Talking robot, stop-sign monitors promote safety on road
While the standard method of deploying more patrolmen on city streets has helped reduce pedestrian and other traffic accidents, some police departments have come up with a few novel ideas.
Sgt. Dave Sherburne of the Colorado State Police in Greeley devised a system to catch stop-sign violators. He converted speed monitoring loops (sensors placed in the pavement near traffic signals or on highways) to measure a car's speed in fractions of a second as it approaches a stop sign.
Accident data, as well as recorded time of day and day of the week when most cars are moving too fast to stop at an intersection, tell the Greeley police when and where to stake officers. Sergeant Sherburne says the program's success has spurred the department to apply for federal funds for a large-scale application.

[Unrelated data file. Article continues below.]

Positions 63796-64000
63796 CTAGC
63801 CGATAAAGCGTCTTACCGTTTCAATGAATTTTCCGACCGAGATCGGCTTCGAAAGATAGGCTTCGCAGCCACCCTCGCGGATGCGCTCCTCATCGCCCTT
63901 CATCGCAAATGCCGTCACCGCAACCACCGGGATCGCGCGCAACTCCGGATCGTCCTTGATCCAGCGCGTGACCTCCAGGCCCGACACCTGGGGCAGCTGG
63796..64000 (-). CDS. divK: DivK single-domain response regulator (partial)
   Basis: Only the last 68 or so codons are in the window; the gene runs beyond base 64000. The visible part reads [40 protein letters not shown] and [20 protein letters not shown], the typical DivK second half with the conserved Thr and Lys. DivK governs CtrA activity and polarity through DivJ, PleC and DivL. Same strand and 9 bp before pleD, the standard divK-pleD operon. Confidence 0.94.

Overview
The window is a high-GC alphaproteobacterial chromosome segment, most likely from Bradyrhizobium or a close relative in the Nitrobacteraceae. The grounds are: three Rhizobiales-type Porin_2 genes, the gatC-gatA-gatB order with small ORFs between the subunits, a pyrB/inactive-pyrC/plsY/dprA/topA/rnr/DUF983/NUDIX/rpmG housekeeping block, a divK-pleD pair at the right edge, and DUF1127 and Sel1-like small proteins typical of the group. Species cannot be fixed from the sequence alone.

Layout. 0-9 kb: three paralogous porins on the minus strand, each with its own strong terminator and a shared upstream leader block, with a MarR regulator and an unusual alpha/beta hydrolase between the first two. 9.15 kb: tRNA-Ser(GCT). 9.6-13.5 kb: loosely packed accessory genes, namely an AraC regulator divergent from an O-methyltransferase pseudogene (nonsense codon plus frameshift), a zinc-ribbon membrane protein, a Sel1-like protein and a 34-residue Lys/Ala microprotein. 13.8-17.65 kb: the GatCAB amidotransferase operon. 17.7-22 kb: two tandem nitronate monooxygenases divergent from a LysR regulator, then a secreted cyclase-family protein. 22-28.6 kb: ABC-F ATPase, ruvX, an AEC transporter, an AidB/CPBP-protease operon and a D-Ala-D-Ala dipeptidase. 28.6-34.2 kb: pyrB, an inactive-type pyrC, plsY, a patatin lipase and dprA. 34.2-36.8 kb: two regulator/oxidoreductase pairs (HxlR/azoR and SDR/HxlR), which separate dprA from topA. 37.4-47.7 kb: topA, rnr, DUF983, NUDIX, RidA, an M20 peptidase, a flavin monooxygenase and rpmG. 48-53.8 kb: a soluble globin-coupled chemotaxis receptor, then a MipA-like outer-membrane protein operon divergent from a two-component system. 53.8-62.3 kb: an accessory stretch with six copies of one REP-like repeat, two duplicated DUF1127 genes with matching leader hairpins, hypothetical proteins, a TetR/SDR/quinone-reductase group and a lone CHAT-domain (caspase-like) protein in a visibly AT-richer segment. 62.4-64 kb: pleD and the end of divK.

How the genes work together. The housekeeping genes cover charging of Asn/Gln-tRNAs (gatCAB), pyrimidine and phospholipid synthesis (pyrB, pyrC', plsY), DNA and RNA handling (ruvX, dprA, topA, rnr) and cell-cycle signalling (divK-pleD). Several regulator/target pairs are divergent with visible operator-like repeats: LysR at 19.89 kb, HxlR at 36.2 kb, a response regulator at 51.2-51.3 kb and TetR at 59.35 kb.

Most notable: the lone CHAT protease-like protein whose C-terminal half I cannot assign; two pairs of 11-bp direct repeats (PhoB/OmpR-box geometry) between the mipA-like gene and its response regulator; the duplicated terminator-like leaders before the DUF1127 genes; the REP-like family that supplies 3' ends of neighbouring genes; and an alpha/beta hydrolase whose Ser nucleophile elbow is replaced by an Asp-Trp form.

Orlando, Fla., on the other hand, has a new twist in teaching traffic safety. It has just sworn in OPD2, a walking, talking robot policeman with a traffic light in its right arm, a video camera in its belly, and a wireless, two-way microphone system.
Chief William Koleszar, who came to Orlando in February 1981, says, ''One of the things we did not have here were school liaison officers.''
''There was a 'talking' Volkswagen in Nevada, but we didn't have a gimmick. Then we heard about the Atlanta Police Department's success with a talking robot that they used to help communicate with frightened kids.''
The result was a specially designed $15,000 robot with Orlando badge No. 92, a police cap, and a'trailer that has ''Home of OPD2'' on the back.
''Most people think that there is a midget inside - he's that agile. The robot actually does hear and an officer outside the room responds to questions.'' Chief Koleszar admits OPD2 is a gimmick, ''but it's getting the safety message across.''
OPD2 was paid for by a Law Enforcement Trust Fund set u' by the State of Florida, with money from the sale of airplanes, cars, boats, and other equipment confiscated from drug-running operations.